A range of other benefits would flow on from these projects.
These include not having to clear environmentally sensitive bushland and removing the negative impact of container trucks from the city and suburbs.
The kind of value creation outlined occurs through partnerships between government agencies, the private sector - which usually owns the land and builds the projects - and local communities.
True economic value is created when they put their money, powers and abilities together into one project pot that delivers accessibility, amenity and agglomeration.
This did not happen on Roe 8 - it fails on all three parameters - but potentially can happen on the outer harbour.
In the 21st century we need new processes to build these partnerships.
The creation of Infrastructure Australia, which cut across government agencies and enabled close partnerships with private sector expertise and finance, was a major step forward.
Infrastructure NSW followed. It has boosted the state's infrastructure, particularly by creating public-private partnerships.
The model's potential benefits for other states has led to a proposal for Infrastructure WA.
Such bodies are able to tackle major infrastructure assessments and help develop new ways of creating value through partnerships.
However, they need to involve local communities if they are truly going to create local amenity as well as accessibility and agglomeration benefits.
As an example, public transport has developed a market in cities due to its speed and spatial efficiency.
But this can only be funded if land developers are brought into partnership with transport providers and government planners as well as local communities.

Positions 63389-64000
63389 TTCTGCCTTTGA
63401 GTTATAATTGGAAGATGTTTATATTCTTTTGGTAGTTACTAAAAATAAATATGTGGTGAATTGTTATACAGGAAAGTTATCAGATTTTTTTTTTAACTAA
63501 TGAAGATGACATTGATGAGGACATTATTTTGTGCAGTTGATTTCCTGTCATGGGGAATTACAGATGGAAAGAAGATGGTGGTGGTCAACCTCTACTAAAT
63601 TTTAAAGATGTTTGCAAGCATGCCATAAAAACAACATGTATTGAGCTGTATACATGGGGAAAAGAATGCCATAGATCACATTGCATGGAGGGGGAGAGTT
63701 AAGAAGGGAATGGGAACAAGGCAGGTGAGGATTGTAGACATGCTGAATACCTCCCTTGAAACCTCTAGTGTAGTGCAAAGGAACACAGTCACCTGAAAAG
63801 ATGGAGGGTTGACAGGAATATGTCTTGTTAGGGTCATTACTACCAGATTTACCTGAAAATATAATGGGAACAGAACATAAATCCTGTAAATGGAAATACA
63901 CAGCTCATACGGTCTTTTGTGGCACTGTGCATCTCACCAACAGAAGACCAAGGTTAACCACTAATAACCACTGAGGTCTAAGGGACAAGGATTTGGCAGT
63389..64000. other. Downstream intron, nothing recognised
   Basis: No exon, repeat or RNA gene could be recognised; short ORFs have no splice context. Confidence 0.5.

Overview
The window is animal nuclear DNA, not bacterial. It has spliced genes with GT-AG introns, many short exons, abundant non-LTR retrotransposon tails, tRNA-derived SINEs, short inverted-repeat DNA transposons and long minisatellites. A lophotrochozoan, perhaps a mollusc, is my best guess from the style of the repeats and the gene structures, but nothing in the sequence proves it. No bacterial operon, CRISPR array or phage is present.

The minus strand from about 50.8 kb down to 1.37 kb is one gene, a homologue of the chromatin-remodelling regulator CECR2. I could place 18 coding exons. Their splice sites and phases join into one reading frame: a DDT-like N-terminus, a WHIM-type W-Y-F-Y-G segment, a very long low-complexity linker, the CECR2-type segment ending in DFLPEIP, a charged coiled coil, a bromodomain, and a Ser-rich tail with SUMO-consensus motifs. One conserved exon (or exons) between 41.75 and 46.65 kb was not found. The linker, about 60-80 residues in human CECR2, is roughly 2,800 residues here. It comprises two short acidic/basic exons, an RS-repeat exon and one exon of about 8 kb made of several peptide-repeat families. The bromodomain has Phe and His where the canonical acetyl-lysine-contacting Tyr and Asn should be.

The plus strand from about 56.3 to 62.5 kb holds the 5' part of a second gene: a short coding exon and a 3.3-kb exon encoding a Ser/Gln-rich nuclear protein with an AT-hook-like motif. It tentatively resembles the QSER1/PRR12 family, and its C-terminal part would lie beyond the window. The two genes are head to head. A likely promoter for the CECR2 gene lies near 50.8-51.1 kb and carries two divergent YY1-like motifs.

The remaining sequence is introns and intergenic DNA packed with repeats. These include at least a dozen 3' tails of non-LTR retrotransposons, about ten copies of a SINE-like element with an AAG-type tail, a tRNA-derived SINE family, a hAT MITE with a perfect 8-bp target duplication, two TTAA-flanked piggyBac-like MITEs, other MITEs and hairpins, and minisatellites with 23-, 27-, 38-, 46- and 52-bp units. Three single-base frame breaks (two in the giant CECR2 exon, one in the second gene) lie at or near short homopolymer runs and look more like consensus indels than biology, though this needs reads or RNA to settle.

Unlocking the value of land and of reduced car dependence depends on creating such partnerships where governments alone cannot do it.
This is the basis of what we call the Entrepreneur Rail Model for creating and delivering new transport value in cities.
This model can help considerably in developing the passenger transport side of the Roe 8 plan rather than an old freeway concept.
Freight needs similar partnerships. A suggested alternative to the Roe 8 and Perth Freight Link is a new set of road and rail links around the city to a new port at Kwinana.
The local council and community have strongly embraced this.
Some facilities have even been built already. This includes a large intermodal terminal as the site has the potential to take large container ships that no other Australian port can manage, then link across the nation through rail lines.
This is why the project has been called the Indian Ocean Gateway.
Such a project would create huge economic value. It cannot be developed, though, without forging new partnerships with the private sector to unlock the possibilities for private finance and public good.
Infrastructure solutions for cities in the next 50 years cannot just continue to be rolled out as they were in the past 50 years.
It will be especially dangerous if politicians intervene in favour of old solutions that do nothing to create value.
Peter Newman is professor of sustainability at Curtin University.
This article first appeared on The Conversation.